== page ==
Spencer Kornhaber: So the news just broke that Blockbuster is closing all 300 of its remaining, corporately run retail stores. My first reaction was "good riddance," followed by reflexive guilt—all those jobs lost! My brother worked there for a long time! And now I’m just feeling nostalgic sadness. Is that weird?
Eleanor Barkhorn: I am experiencing some very mixed emotions myself. On the one hand, Blockbuster was an essential institution growing up. What would slumber parties and sick days and summer vacations have been like without the blue boxes?
Also, there was a particular excitement to walking into the store with the movie you wanted to rent in mind, and wondering, "Will it be there? Or will it be all rented out?" I remember waiting WEEKS for Clueless to be available at the Blockbuster near my house.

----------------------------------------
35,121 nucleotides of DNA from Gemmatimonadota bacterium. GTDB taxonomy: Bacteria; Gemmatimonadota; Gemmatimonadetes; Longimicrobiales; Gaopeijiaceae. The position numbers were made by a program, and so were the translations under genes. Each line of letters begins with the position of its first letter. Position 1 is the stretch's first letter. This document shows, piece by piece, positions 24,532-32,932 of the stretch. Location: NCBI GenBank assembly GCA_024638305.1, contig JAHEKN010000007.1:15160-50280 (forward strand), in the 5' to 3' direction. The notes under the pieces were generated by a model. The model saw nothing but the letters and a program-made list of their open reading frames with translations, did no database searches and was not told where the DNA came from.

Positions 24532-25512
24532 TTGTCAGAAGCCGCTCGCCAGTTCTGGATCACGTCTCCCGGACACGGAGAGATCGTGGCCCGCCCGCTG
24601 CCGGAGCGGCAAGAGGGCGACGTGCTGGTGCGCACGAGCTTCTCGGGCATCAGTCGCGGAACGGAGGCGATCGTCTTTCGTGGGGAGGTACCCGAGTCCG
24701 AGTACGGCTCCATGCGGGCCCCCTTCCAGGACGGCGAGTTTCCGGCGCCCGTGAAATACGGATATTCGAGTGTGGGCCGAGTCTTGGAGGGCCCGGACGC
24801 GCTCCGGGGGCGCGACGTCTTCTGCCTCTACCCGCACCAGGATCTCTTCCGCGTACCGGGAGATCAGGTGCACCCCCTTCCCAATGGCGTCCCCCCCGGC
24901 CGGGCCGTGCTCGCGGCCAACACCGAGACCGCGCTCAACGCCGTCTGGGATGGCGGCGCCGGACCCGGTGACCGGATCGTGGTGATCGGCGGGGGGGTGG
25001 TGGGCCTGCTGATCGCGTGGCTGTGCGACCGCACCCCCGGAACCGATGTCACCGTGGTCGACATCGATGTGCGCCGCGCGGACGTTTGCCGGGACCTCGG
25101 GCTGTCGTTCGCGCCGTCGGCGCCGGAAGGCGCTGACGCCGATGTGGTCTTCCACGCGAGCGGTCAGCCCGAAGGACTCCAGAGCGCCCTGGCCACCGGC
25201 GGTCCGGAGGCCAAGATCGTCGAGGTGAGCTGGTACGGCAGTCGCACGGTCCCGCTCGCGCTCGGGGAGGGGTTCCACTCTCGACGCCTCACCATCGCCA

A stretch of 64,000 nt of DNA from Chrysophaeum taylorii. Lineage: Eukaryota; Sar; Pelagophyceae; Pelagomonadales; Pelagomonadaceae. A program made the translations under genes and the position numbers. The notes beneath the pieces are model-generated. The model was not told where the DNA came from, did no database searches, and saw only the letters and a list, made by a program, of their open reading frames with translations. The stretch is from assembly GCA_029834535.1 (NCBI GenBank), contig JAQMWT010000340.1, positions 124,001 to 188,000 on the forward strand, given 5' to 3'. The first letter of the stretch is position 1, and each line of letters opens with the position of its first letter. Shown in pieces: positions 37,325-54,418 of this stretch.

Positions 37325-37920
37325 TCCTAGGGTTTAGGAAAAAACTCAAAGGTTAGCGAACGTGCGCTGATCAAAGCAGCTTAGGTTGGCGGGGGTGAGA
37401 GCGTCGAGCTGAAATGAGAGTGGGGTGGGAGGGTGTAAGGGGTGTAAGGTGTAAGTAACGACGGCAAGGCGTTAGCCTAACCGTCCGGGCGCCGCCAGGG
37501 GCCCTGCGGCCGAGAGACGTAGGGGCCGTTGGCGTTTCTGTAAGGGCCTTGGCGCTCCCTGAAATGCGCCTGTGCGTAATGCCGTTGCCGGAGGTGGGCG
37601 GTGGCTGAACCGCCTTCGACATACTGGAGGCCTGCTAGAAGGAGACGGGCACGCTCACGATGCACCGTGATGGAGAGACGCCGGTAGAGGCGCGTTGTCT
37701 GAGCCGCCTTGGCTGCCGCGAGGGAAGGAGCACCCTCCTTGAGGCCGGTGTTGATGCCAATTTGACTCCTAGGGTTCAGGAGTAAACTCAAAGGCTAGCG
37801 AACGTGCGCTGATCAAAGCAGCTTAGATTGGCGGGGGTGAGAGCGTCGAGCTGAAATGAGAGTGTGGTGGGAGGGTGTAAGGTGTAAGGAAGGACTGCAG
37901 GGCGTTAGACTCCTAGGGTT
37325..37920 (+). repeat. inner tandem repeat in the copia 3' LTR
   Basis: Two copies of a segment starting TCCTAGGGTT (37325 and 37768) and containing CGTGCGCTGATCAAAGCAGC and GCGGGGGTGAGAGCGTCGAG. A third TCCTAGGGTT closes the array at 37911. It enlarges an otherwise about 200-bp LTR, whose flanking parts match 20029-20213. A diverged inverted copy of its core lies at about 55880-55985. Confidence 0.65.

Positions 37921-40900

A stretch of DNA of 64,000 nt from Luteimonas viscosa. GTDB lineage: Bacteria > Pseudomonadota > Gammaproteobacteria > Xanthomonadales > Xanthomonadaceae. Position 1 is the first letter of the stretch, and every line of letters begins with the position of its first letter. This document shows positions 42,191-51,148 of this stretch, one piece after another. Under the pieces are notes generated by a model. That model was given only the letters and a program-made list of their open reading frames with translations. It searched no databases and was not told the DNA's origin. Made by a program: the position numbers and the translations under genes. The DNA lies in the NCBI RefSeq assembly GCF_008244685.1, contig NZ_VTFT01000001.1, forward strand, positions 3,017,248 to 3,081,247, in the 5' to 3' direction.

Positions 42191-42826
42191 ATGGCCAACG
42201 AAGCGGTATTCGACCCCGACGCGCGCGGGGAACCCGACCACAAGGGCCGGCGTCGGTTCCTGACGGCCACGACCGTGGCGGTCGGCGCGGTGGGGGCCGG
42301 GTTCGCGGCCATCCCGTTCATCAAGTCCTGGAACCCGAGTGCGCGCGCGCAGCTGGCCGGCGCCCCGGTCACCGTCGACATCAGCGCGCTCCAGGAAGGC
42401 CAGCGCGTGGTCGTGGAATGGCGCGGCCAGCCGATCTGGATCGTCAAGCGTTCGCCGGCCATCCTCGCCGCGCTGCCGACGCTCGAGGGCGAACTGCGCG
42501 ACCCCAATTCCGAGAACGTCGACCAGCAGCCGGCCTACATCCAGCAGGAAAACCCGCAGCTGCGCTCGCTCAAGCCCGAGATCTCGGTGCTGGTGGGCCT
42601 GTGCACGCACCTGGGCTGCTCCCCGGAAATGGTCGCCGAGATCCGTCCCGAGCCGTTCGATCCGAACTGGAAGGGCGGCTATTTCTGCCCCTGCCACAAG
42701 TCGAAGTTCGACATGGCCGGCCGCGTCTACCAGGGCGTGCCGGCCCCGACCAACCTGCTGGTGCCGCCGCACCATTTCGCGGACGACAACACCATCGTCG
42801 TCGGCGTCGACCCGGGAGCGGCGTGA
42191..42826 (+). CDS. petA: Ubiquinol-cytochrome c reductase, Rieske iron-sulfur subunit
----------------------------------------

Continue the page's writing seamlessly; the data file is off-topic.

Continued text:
So, that's the nostalgic sadness part for me.
Kornhaber: Right, yeah. I have that too. Heading to Blockbuster with middle-school friends and arguing over which Bond movie to rent, etc.
But also there was this unique feeling that came with the type of browsing it encouraged. People lament the death of bookstores as places to hang out, read, have serendipitous encounters and chance finds, and the retail video store was a strange other version of that. You really were judging these things entirely by their covers. I remember being luridly fascinated by all the boxes in the horror section. Fraidy childhood me would never want to watch a slasher, but I particularly remember the Hellraiser cover as a terrifying staple of visits to Blockbuster.